Revenue at ferry operator Irish Continental rose 10.3pc to €93.4m during the third quarter as it experienced what it called "encouraging" trading.
Earnings before interest, tax, depreciation and amortisation (EBITDA) advanced 4.4pc to €28.1m in the period. Group revenue for the nine months to the end of September was €224.1m, up 9pc on the corresponding period in 2013.
EBITDA for the first nine months was €42.1m. That was flat on the first nine months of 2013 and reflected the additional operational costs of a new vessel, the Epsilon, which was introduced in late 2013.
The third quarter of the year is the busiest for Irish Continental, which is headed by chief executive Eamonn Rothwell, and which carries passengers under the Irish Ferries brand.
"Summer trading has been encouraging across most business areas, with volume and revenue growth in the passenger, car and Roll on Roll Off (RoRo) segments, partially offset by weaker container freight volumes," it said.
Between July 1 and November 15, the company carried 8pc more passengers, while car numbers rose 11pc.
In the 46 weeks to November 15, total passenger numbers were 5pc higher at just over 1.5 million, while the number of cars carried rose 9pc to 347,200.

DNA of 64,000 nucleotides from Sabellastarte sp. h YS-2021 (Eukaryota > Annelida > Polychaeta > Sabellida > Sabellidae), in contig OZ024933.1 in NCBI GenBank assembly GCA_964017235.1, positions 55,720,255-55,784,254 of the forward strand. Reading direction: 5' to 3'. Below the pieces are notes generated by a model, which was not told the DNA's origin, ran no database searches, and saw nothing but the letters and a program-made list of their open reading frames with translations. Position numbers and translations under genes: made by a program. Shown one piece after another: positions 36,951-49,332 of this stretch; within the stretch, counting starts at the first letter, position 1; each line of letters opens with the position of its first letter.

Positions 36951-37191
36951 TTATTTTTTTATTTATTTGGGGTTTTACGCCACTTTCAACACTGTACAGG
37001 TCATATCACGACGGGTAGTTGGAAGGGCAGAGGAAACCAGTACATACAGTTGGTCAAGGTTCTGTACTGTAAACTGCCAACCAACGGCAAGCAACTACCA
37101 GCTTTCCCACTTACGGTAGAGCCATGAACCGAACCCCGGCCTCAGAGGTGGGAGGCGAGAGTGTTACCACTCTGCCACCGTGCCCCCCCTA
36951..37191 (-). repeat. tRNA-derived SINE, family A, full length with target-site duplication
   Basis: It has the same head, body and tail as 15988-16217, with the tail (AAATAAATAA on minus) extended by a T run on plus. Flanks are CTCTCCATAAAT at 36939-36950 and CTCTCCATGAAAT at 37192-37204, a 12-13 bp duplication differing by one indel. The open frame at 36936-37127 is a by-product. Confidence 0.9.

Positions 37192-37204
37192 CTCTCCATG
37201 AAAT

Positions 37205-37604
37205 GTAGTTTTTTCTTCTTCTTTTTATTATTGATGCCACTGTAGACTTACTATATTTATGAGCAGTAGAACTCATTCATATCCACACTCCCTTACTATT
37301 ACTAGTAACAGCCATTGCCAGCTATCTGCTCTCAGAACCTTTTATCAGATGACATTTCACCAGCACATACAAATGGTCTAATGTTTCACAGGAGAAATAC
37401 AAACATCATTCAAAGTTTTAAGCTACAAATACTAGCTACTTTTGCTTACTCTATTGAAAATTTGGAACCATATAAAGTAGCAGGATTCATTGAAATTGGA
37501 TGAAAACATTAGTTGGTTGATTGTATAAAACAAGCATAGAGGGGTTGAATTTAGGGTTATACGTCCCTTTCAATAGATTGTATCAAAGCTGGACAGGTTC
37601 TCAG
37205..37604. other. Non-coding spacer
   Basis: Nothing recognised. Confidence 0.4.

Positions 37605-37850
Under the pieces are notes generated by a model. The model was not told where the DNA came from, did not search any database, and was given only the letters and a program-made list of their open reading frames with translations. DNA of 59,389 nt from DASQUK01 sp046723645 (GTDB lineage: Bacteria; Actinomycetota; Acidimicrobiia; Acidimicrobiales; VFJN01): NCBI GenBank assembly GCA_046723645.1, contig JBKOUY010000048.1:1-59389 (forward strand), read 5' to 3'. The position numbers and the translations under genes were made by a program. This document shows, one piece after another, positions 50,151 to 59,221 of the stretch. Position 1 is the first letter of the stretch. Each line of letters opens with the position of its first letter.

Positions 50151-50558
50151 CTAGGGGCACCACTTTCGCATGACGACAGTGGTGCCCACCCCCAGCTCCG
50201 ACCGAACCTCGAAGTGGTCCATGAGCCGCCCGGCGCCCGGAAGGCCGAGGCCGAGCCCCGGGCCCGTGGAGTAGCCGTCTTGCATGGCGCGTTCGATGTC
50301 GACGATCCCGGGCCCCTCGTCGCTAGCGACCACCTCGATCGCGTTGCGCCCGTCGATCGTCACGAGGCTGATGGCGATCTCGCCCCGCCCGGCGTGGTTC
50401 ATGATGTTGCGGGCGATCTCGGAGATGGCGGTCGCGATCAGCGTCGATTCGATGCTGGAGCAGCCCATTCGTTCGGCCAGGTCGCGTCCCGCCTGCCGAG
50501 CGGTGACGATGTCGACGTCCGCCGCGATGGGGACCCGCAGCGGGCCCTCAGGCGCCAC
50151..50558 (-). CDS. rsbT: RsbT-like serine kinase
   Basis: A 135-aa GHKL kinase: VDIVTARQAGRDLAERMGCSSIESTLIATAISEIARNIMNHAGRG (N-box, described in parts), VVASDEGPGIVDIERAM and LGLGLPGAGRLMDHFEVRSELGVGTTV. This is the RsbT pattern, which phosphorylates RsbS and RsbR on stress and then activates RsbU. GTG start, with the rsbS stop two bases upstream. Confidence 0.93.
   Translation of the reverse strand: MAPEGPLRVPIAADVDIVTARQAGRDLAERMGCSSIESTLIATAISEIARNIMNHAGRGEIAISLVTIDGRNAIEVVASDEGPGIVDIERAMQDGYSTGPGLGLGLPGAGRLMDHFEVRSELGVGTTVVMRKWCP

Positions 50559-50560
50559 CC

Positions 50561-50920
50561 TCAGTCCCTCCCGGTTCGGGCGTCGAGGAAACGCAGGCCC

In the RoRo freight market, volumes at Irish Ferries jumped 26pc between July and November, but container freight volumes were down 4pc at 105,000 teus (the standard container freight measure), due to lower feeder traffic, according to Irish Continental.
Analyst Stephen Furlong at Davy Stockbrokers said the performance of Irish Continental during the third quarter was "strong".
"Overall, this is a very good performance," he said, pointing out that if the growth from adding the new Epsilon is stripped out, underlying growth in the RoRo segment is between 6pc and 7pc.
He said that as a result of the performance and lower fuel prices, Davy Stockbrokers will increase its EBITDA forecasts for the current full-year to €48.5m from €47m.
It will also increase its EBITDA forecasts for Irish Continental for next year by about 5pc to €53.5m.
Goodbody Stockbrokers analyst Jack Diskin said he's also poised to upgrade Irish Continental's profit forecasts on the back of the strong trading and lower fuel prices.
"We anticipate a strong level of cash flow growth in the next number of years," he added.
Shares in Irish Continental, which have fallen recently, were trading up 1.6pc yesterday afternoon. They've risen about 27pc in the past year.